• Hardcore doesn’t feel hardcore, other than the lack of a HUD. I should be expecting more one-shot kills.
  • I really hate not being able to see teammate names when they’re 30 feet away from me or more. MOH displays them only if you’re close, but if you’re far away you just see the friendly marker. If I see a teammate ahead of me duck into a room and he dies, I want to be able to know who ran in and how he died. This plus the death text makes this impossible. Yes, I really do get into the meta-game of how the ebb and flow feel…if I know John went left, Bob went right, and Jim ran up the middle, and it took 15 seconds for John to die but only 2 for Jim to die, I have just gained a *lot* of intel about where the enemy is and where the flow is. MOH doesn’t give me any chance to play on this level.
  • netcode is suspect. Far more than other games, I feel movement is glitchy when I’m next to a teammate. I also have plenty of moments where center-mass body shots gain me nothing but a shot I obviously missed on nets me a kill. Mysterious.
  • netcode is suspect 2: There is no indication of your latency in game. None.
  • Respawning is buggy. COD has done a great job making sure players spawn out of site of other players, but MOH has a lot to learn. I’m not sure I’ve actually ever seen someone spawn in COD, but in MOH I regularly actually see them spawn. There are moments where you can get set up and snipe guys spawning into the game. Not cool. Even less cool when you target artillery on a spawn. In COD, it happens but is rare that I die within seconds of a spawn. In MOH, it happens. A lot. More spawn locations and better ability to spawn out of sight is needed.
  • Map flow is suspect. Somewhat similar to the spawn item above, there are places on some maps in Team Assault where you can pin an enemy into and it absolutely sucks to bust out. This smacks of poor playtesting or poor multiplayer map design. COD also has come a long way in this regard these days.
  • In Team Assault, I really wish the maps had been larger. I really think game flow would be far better with larger maps where it is not just run 5 steps and start shooting. With some of these maps there is no chance to get a feel of the ebb and flow of the team dynamics. In maps that are big enough, they often suffer from a team being spawned in a poor corner and getting stuck in there.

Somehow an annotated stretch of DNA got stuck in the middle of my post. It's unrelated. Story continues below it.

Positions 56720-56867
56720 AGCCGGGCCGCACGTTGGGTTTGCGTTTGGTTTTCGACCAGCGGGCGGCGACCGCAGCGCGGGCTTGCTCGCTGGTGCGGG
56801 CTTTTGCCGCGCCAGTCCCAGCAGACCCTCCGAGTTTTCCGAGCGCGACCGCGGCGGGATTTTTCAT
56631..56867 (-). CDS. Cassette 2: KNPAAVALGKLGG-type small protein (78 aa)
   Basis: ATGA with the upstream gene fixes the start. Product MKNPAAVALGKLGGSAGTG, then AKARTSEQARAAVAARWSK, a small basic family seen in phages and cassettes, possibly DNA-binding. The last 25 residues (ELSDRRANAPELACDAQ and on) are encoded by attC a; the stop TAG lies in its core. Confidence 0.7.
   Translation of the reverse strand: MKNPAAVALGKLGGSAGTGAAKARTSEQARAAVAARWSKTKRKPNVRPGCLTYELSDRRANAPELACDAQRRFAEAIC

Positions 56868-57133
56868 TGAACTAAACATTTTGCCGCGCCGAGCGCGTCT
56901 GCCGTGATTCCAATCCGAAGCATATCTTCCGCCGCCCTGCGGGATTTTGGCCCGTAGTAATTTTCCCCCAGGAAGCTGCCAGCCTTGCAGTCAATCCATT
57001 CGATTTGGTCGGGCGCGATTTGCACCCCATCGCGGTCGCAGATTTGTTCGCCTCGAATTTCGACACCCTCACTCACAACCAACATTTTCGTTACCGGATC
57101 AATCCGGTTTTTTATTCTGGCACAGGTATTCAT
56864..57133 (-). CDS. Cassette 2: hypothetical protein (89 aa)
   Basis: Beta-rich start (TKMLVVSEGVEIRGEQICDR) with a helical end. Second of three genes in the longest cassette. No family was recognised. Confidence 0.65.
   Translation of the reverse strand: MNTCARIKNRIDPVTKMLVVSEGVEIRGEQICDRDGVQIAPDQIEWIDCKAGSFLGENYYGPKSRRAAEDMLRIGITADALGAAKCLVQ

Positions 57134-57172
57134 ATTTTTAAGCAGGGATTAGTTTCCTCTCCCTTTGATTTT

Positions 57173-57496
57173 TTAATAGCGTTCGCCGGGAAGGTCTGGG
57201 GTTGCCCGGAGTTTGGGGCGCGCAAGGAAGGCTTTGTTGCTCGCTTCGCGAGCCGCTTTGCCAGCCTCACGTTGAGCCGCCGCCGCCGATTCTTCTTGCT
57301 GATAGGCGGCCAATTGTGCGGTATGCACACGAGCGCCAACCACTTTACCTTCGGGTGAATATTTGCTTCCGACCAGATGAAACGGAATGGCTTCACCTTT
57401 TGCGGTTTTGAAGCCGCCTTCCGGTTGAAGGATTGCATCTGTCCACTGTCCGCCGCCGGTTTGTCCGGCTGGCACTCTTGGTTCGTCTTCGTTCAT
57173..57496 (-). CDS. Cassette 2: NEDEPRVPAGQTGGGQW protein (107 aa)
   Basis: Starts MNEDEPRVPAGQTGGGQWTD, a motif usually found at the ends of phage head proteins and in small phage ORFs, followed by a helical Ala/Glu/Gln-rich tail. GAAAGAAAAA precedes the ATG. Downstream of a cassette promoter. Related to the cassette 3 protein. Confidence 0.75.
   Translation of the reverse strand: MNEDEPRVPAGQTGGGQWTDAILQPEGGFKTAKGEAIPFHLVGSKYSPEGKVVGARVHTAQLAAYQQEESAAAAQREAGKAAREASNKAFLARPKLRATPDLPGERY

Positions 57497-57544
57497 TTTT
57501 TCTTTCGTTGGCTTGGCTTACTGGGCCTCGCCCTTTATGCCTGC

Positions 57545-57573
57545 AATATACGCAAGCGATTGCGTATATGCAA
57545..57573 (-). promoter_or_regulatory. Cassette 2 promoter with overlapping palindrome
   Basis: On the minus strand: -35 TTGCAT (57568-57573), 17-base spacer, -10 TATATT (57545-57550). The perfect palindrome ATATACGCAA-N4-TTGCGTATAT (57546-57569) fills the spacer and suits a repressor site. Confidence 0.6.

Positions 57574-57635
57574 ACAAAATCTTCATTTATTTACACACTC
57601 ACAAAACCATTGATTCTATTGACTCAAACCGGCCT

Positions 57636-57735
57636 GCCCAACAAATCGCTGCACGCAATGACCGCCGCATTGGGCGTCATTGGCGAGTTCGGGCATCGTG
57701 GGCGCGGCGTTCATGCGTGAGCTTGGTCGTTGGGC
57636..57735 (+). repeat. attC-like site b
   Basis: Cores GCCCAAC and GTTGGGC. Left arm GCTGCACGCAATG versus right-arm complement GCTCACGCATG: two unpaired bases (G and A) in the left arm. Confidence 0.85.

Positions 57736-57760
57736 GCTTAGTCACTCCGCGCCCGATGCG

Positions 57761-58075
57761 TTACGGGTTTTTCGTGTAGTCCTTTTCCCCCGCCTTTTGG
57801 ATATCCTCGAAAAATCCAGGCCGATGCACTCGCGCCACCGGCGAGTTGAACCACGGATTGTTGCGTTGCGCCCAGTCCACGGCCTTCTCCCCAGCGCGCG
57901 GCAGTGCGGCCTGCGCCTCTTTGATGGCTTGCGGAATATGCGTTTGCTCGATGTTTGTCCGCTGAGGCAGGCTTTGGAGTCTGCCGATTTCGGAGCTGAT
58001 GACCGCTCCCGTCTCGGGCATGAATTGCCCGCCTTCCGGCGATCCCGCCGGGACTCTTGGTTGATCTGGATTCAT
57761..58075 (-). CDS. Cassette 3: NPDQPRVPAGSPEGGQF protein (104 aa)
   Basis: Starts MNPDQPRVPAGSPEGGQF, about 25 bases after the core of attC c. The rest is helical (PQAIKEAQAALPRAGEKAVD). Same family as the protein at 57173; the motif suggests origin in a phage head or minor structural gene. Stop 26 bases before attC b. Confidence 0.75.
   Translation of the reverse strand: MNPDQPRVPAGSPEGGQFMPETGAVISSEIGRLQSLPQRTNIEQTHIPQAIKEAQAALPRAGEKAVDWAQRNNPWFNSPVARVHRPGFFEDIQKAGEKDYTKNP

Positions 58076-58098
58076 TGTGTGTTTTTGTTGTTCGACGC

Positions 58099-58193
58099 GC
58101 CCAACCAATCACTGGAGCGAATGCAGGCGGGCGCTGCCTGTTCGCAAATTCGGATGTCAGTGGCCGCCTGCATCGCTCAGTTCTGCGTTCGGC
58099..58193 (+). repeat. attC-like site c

• Defensive perks are lost quickly. Because of some of the issues with maps and game flow, defensive perks are very quickly lost because you can die. A lot. And quickly.
  • Deaths are kinda slow (netcode?). It takes effort to figure out that I killed someone sometimes. They’ll take the hit, I’ll line up again, and then they keel over and I get the credit. Huh? Did he not know he was dead right away? Also in the same vein, I would love better indication on the HUD that I killed someone and who it was. COD:MW2 has this beautifully displayed along with their title/emblem for easy ID.
  • No titles, emblems, or anything that really helps you distinguish yourself. Sure, you can unlock a new skin at higher levels, but there’s not much else you can do.
  • When you step back for a moment, you realize there aren’t very many guns in the game.
  • Your team in a deathmatch can lose the game even if you had more net kills. This is because the score is based on points, not kills. This means players who can score chains of kills and drop artillery or call in defensive perks get even more powerful/useful because they can influence the score more than someone with the same number of kills but not able to string them all together for rewards. Honestly, this assumption goes against 20 years of FPS game scoring, and it’s just weird.
  • Not many maps. I’m likely spoiled by all the map packs in COD games, but so far MOH has very few maps to play.
  • Because of issues with map flow and quickness, the special sniper ability to lay down an IED and detonate it is useless other than if that’s all you want to do. MOH really should have allowed trip-wired claymores instead of something you have to actually trigger. That way you can benefit from it, but yet still dig in and shoot your gun.
  • Melee kills are underwhelming. COW:WaW had a *great* feel to them, and COD:MW2 was ok as well. Hatchet and knife kills in MOH are buggy, annoying, and have zero visceral feedback to them.

That’s a huge fucking list of complaints, but not everything is bad!

  • No COD voice chatter. No, seriously, MOH games have been largely quiet that I’ve played in. No kids or rednecks or gangsters or trailer trash or toddlers droning on about the most idiotic things like you hear, constantly, in COD. Over the weekend, I think I heard maybe 6 other players actually talk. That’s out of many hundreds I played with.
  • Physically, every player is on the same footing in game. There are no perks to run faster or have camoflage or quiet footsteps. The unlocks all pertain to weapons and gear, but not physical perks like COD. I like that.
  • Unlimited running ability. No reason for soldiers to be winded after 10 steps!
  • You can reload while running. We’ve obviously gotten more coordinated at Tier 1.
  • You can change your weapons/class/loadout mid-game while dead.
  • Minimap icons of enemies show which direction they’re facing.